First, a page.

Cellular and Molecular Biology




Connecting cytokines and brain: A review of current issues

N. Quan1 and M. Herkenham2

1Department of Oral Biology, Ohio State University, Columbus and 2Section on Functional Neuroanatomy, NIMH, Bethesda, USA

Offprint requests to: Ning Quan, 2214 Postle Hall, 305 W. 12th Avenue, Department of Oral Biology, Ohio State University, Columbus, OH 43210. Fax: 614-292-6087. e-mail: quan.14@osu.edu


Summary. Cytokines have been a multi-disciplinary research focus for over 2 decades. To date, there have been more than 15000 articles published concerning the relationship between cytokines and the central nervous system (CNS). Over half of these articles have been published in the last 5 years. From such vast number of studies, two major topics emerge as the critical issues: 1) how do cytokines modulate the functions of the CNS? 2) what is the role of cytokines in the pathogenesis of neurological diseases? Thus far, it has been clearly established that cytokines can alter the functions of the CNS in specific manners, invoking CNS-controlled autonomic, neuroendocrine, and behavioral responses. Induced expression of cytokines has also been found in the CNS during brain injury and infection, contributing to the immunological processes at this "immunologically privileged" site. Furthermore, increasing evidence points to the potential involvement of cytokines in the induction and modulation of an array of neurological diseases ranging from Alzheimer's disease to chronic fatigue syndrome. Despite such progress, however, substantial obstacles remain for both the basic understanding and the potential clinical exploitation of how cytokines interact with CNS. In this review, we will attempt to synopsize the current theories and evidence regarding the answers to the above-mentioned critical questions. These issues will be reviewed not only in isolation, as most of the original reports focused on only one of the questions, but also in parallel such that inter-issue insights may be gained. Histol. Histopathol. 17, 273-288 (2002)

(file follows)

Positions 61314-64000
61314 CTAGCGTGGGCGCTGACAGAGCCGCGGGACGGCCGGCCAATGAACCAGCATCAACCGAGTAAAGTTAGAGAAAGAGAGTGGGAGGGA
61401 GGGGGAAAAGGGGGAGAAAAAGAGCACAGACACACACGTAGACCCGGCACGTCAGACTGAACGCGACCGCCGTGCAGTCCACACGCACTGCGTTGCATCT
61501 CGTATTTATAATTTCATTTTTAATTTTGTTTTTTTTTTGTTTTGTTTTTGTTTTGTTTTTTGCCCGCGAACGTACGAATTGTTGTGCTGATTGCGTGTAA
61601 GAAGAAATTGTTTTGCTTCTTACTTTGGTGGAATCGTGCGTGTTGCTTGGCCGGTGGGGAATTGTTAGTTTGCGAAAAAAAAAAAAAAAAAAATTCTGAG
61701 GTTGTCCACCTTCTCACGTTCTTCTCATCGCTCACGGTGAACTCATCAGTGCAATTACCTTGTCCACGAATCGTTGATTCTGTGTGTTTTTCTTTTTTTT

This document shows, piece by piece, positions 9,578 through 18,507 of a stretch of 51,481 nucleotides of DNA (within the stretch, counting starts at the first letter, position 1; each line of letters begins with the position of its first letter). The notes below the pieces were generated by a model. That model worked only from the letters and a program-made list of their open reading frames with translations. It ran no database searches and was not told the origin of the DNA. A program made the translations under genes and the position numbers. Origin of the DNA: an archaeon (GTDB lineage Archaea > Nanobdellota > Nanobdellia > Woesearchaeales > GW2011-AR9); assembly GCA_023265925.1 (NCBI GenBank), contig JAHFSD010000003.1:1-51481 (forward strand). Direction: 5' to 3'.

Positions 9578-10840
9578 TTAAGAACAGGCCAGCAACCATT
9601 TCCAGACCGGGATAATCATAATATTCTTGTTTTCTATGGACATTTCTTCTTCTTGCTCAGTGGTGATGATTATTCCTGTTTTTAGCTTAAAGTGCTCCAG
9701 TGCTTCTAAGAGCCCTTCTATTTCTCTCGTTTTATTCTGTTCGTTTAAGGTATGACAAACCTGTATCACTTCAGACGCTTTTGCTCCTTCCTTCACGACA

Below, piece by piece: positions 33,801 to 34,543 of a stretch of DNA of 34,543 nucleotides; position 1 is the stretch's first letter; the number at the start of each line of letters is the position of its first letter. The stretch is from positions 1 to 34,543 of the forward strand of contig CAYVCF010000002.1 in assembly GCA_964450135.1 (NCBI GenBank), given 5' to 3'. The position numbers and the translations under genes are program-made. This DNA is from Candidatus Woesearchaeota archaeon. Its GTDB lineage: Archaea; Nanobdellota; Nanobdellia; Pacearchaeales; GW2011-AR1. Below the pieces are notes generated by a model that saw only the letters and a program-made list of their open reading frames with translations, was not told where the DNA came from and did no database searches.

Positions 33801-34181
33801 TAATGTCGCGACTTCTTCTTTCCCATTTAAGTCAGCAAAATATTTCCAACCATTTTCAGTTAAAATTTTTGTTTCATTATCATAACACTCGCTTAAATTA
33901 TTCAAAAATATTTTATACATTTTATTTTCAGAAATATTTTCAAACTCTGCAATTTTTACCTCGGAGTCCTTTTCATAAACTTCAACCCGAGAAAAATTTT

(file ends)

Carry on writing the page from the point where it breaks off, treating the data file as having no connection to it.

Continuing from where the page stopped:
Key words: IL-1, TNF, Neuroimmune communication, Neurodegeneration

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